Head to many British parks at the weekend and you'll witness legions of "military fitness" devotees forgoing air-conditioned, sanitary gyms in order to perform their push-ups on damp grass. Although not as bold as barefoot-running, it takes faith in the pooper-scooping practices of one's fellow man to crawl, commando-style, across Clapham Common. As for festivals, where once upon a time three days of baby-wipe strip washes, knee-deep mud and portable "facilities" were once confined to an "alternative" scene, who wouldn't now cough up a couple of hundred quid to get grubby in a field for a weekend?

It's worth noting that since 2005, Persil, Britain's top laundry brand, has run with the slogan "Dirt is good", emphasising creativity in getting messy. The approach was hailed by some industry insiders as insanity for a sector that traditionally trades on a "whiter than white" promise, but by others as genius. The Unilever brand has stuck by its dirt-friendly core philosophy, suggesting it was ahead of the game in identifying the changing mood. Katherine Ashenburg, the author of Clean: An Unsanitised History of Washing, agrees that an attitudinal shift is unfolding that runs deeper than our shrinking finances: "I think we're washing less for health reasons in particular – as supposedly we are washing away all kinds of good bacteria and making our skin dry out – as well as for environmental reasons."

The idea that our war on microbes might mean a Pyrrhic victory for our health dates back to the 1980s. The "hygiene hypothesis" raises the possibility that our increasingly sterile environment is related to rising rates of allergies, asthma and autoimmune disorders in the Western world. It remains a controversial piece of science, but one that advertisers have perhaps ignored to their peril. Revealingly, the growing backlash appears strongest among women, the historical prime targets of a cleanliness message that pressed antibacterials on nervous new mums, "intimate" sprays on paranoid single gals and a raft of cleansing and purifying beauty products on everyone.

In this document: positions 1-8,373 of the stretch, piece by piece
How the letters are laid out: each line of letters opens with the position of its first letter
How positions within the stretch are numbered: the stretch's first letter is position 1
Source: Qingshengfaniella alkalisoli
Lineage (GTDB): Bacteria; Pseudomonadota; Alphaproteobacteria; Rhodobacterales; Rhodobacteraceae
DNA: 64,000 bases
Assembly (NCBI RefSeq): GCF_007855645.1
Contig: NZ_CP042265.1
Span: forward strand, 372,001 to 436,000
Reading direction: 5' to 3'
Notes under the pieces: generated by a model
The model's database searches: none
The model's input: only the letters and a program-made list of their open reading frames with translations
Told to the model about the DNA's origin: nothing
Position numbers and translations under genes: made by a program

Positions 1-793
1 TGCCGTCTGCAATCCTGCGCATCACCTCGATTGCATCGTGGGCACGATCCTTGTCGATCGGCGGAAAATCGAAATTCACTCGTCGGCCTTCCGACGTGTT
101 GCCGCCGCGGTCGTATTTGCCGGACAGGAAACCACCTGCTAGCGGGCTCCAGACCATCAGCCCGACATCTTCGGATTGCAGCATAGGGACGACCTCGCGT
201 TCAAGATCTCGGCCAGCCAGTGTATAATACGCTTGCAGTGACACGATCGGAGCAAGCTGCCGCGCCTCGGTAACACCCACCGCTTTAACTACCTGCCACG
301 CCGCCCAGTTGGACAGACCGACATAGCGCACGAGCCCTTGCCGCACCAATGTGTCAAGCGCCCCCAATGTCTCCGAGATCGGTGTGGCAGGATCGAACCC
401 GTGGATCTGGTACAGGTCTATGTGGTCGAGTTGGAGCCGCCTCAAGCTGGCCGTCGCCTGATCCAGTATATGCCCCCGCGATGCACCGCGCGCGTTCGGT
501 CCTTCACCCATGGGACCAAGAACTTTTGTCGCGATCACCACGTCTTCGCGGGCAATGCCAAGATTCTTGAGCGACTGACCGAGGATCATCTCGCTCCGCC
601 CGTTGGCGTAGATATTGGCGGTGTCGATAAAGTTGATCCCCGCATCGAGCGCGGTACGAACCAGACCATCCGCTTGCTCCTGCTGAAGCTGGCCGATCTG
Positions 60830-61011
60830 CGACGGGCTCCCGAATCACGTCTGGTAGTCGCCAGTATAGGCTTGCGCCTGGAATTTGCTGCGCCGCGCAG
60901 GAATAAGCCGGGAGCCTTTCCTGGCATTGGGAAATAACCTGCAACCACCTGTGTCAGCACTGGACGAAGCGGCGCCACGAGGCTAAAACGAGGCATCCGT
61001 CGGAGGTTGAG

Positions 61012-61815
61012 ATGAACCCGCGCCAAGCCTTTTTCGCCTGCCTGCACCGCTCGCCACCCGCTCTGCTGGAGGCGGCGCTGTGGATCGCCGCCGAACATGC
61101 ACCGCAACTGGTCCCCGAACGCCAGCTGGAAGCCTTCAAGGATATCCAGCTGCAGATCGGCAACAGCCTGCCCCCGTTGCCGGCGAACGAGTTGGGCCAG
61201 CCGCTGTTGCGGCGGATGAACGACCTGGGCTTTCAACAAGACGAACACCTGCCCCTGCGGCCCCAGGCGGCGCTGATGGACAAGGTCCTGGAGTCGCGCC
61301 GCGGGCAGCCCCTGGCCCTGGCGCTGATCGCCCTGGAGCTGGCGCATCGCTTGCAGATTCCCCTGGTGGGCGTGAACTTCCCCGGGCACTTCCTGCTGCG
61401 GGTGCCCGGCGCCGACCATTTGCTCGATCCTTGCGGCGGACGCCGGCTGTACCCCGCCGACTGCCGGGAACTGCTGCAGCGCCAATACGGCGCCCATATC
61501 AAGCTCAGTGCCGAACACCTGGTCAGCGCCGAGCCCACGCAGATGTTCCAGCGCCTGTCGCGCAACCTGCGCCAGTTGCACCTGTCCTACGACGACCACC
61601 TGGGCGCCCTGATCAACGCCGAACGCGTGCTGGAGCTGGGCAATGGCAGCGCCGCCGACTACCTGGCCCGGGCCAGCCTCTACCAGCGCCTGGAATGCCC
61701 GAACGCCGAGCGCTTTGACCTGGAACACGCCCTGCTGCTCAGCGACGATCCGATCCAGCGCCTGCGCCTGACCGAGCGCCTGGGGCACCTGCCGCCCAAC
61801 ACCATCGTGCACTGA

Log on to Mumsnet and you'll find plenty of competitive slummy mummy-ness, where a floor you can eat your dinner off is no longer as much a badge of honour as letting your kids eat dinner off the floor, whatever its state. If it seems a victory for feminism, however, it's worth considering a different kind of pressure at work: the prissy 1950s housewife template might be out, but could it have been replaced by a more subtle form of self-presentation? As certain female starlets know only too well, dirt and sex go hand in hand. Edgier types such as Kate Moss have long harnessed rock'n'roll dishevelment to great effect, but even nation's sweetheart Cat Deeley, star of Pantene's latest haircare range no less, confesses that when she's not working she doesn't bother washing her hair.

Still, as ideals go, it's one that most of us can feel confident of achieving. And to those of you wedded to your chemical cleaners and "worn once" machine cycle, consider the following. In a New York Times article last year, "The Great Unwashed", Americans from all walks of life extolled the virtues of a pared-down hygiene regime – dubbed "European-style". Maybe we're right to give up trying so hard to prove otherwise.